In Which Sometimes Work Is Done, or at least Begun

We knew Thomas the traveling handyman was coming, so we met him at the gate Saturday afternoon with a list of heavy, boring labors: measuring up the garage for a new set of doors; painting the rest of the walls all along the outside of the house; building window screens (somehow Spain, one of the most fly-infested countries in the world, hasn´t cottoned onto window screens!) paving the patios, front and back; chopping up firewood...

He immediately found something even larger and more ambitious to work on. The walls that surround our little Peaceable Compound are made of adobe brick, set without foundations directly on the ground. They´ve stood there for at least 200 years, but some cracks are beginning to appear.

And long story short, Thomas is going to use concrete and chemicals to keep rainwater from splashing back and soaking upward and into the innards of the walls. They´re made of mud inside. Get mud wet enough and it liquefies. And someday, slowly or maybe fast, the two-foot-thick chicken house wall will ooze down the alley.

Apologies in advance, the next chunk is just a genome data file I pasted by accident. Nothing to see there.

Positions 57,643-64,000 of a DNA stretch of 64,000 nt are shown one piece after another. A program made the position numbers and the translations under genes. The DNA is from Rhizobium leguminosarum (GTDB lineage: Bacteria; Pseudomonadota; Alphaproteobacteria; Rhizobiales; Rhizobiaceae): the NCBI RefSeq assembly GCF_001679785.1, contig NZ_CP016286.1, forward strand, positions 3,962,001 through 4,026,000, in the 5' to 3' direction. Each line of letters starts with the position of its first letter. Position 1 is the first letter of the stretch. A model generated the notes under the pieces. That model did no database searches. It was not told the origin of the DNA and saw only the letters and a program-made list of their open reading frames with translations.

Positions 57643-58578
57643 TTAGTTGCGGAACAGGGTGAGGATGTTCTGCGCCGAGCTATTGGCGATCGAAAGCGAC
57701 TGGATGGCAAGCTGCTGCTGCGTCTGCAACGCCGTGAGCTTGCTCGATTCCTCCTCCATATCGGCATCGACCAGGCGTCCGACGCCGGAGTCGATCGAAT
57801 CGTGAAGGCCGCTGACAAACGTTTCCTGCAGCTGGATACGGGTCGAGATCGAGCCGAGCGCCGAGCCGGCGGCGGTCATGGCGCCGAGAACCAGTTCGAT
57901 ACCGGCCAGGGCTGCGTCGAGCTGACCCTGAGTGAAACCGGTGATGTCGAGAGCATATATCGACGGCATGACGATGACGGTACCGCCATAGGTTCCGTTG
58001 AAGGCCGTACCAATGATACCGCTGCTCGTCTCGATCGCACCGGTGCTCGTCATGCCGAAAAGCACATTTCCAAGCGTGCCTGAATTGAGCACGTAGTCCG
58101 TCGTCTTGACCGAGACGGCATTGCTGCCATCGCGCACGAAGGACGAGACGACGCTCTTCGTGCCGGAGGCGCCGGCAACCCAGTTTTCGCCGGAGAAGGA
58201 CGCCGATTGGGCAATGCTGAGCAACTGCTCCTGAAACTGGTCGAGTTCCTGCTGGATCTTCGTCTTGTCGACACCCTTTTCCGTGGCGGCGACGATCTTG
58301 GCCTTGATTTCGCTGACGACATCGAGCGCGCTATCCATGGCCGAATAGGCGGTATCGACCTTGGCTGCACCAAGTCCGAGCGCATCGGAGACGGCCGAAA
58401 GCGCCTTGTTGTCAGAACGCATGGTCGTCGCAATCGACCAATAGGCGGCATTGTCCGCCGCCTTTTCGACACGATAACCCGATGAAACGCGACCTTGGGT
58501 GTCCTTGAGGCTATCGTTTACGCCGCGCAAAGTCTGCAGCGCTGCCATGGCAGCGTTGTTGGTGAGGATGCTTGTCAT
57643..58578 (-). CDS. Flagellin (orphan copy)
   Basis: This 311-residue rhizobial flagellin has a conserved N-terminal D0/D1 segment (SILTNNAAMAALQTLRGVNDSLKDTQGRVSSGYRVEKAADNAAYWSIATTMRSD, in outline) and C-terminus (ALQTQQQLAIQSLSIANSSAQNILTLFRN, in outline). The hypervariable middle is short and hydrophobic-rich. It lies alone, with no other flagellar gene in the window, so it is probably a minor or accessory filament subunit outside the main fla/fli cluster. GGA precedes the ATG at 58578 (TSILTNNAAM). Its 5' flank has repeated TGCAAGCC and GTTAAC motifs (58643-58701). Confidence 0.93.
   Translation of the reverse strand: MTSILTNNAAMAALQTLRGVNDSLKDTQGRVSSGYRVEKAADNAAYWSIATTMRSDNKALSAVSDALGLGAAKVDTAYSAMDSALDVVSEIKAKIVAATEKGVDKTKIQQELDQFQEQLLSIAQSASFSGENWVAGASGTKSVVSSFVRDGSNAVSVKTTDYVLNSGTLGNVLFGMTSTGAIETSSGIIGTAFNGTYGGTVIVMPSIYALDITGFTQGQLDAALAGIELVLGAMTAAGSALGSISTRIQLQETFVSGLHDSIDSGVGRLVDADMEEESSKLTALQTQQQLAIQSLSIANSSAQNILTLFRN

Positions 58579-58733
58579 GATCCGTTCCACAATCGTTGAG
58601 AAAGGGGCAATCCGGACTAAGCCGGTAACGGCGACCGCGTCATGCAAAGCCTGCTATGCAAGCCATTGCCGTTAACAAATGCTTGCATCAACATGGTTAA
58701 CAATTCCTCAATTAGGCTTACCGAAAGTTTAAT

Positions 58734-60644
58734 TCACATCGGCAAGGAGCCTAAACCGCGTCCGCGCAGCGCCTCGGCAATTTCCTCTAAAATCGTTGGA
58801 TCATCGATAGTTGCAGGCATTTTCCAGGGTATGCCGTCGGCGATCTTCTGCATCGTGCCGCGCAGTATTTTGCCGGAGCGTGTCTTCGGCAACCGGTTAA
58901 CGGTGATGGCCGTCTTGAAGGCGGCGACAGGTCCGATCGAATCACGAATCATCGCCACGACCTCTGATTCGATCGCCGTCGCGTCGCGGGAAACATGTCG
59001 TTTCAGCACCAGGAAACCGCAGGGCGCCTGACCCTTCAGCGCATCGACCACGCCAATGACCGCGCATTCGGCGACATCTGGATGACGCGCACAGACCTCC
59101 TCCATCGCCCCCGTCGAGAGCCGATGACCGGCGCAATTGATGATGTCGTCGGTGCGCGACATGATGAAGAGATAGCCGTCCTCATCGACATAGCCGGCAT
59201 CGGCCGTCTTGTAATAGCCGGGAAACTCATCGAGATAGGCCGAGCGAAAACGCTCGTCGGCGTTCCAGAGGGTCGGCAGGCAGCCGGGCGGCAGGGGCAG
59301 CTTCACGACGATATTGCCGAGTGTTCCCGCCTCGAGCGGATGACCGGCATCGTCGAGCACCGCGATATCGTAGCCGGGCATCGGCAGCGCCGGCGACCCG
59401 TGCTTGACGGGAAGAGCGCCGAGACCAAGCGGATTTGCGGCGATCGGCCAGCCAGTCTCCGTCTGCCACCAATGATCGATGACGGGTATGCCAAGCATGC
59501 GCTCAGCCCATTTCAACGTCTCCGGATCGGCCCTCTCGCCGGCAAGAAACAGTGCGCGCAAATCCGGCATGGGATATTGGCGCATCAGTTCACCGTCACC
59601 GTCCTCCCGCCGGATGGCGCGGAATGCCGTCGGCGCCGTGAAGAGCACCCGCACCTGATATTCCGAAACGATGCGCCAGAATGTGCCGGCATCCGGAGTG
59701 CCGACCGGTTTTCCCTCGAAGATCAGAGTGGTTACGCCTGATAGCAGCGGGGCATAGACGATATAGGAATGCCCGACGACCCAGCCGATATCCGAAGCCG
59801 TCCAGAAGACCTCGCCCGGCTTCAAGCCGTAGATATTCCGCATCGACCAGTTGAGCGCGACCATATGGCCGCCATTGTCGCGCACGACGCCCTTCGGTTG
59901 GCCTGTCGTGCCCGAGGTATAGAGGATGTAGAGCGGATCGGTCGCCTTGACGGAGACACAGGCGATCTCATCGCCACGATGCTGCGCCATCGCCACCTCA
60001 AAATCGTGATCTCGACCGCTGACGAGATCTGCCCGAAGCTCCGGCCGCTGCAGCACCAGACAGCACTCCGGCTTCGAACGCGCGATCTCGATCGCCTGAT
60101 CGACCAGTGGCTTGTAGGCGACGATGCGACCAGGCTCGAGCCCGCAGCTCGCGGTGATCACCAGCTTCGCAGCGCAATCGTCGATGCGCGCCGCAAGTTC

This is not a sexy way to spend a 500 Euros. But we rather like our walls, and our house, and our chickens. So now Thomas is hard at work again.

But not until he´d told us a few good stories of the Road.

Thomas was last here in August, painting and plastering. In the months between he traveled north to the Basque County, followed the Camino del Norte down to Santiago and then into Portugal. He visited the shrine at Fatima, which he found "just as disgusting as Lourdes." He followed the Atlantic coast, stopping to earn money wherever he could find work, staying at pilgrim hostels when he was on caminos, and sleeping under overhangs and haystacks and in garages when no place else could be found. And in Portugal he stayed with the firefighters.